In the formula, P represents the total school population; not just the starting fall freshman number. Most schools use the fall incoming freshmen number and that is an error. The assumption is that attrition occurs most in the first six weeks of the freshman year. That may be have some validity for the freshman year but the reality is that students are leaving colleges and universities in any one of the average six-plus years of a four-year degree and in the four-plus average years of a two-year degree. Students leave a school throughout their experience at the college…

In CSF1, A equals attrition. Again not just from freshman but an annualized attrition rate. And this rate is to include ALL students who leave for any reason. …

SL stands for students lost annually from total population and revenue production. And T equals annual tuition at the school.

So here is what showed up when we analyzed CSF1 for Mammon University. You may know it. Its motto is Omnes Por Pecunia. Anything for a Buck.

Its total population was 500 students.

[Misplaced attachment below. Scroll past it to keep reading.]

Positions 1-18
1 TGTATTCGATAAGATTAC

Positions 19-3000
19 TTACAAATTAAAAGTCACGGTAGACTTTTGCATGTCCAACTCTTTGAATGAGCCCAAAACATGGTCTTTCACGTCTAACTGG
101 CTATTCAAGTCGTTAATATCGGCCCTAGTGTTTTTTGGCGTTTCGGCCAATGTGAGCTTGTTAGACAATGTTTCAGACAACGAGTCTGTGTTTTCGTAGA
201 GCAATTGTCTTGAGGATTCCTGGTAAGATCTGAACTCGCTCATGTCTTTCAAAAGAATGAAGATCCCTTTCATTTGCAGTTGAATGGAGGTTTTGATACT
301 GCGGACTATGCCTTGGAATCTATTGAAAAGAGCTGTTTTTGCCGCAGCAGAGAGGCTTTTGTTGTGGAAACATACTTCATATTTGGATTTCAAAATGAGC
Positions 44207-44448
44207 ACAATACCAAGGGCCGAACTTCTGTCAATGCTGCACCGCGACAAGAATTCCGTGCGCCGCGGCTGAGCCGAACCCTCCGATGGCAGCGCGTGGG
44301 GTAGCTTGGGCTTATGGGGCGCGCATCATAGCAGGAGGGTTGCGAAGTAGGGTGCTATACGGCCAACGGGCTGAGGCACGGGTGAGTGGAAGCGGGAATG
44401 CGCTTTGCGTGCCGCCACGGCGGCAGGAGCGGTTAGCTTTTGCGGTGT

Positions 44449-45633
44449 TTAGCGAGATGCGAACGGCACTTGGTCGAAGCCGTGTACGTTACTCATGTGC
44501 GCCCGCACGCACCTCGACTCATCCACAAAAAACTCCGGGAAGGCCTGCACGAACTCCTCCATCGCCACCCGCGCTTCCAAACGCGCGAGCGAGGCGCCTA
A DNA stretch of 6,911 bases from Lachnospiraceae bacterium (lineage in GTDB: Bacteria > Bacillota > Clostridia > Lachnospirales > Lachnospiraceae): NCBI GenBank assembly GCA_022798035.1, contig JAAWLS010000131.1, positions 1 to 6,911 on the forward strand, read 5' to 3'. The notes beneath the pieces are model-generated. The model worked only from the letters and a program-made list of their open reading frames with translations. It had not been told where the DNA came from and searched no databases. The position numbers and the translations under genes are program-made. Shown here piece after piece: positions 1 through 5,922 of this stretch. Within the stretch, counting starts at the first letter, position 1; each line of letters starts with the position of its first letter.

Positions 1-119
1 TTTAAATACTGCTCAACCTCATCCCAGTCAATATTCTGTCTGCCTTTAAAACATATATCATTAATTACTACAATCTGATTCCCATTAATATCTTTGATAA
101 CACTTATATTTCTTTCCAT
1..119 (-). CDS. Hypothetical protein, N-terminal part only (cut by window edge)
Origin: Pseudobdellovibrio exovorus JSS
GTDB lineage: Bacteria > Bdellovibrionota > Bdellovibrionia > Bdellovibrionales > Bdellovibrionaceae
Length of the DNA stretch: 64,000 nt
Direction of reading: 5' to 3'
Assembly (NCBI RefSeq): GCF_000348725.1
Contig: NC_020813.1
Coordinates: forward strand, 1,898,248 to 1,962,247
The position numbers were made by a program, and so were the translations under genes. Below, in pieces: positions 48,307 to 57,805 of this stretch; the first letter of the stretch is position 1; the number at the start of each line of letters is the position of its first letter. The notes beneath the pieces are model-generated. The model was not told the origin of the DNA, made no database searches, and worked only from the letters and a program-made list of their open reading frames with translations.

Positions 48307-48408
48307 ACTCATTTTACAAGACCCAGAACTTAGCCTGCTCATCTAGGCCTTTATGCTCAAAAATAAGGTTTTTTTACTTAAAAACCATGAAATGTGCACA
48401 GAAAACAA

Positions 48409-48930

Annualized attrition was at 39.6%

So SL (students lost annually) was 198.

Times an annual tuition of $13,000.

So, the formula becomes:

[(500 x 39.6% = 198) x $13,000] = a revenue loss of ($2,574,000).

All a college needs to do is plug its own numbers in and find out how much it is losing from attrition. The number will be rather surprising for most institutions. I should hope that colleges and universities would choose increasing academic customer service and added success for their students and themselves over poor decision-making and acting like The Marx Brothers were making their decisions.

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Neal is a pleasure to work with – his depth of knowledge and engaging, approachable style creates a strong connection with attendees. He goes beyond the typical, “show up, talk, and leave” experience that some professional speakers use. He “walks the talk” with his passion for customer service. We exchanged multiple emails prior to the event, with his focus being on meeting our needs, understanding our organization and creating a customized presentation. Neal also attended and actively participated in our evening-before team-building event, forging positive relationships with attendees – truly getting to know them. Personable, knowledgeable, down-to-earth and inspiring…. " Jean Wolfe, Training Manager, Davenport University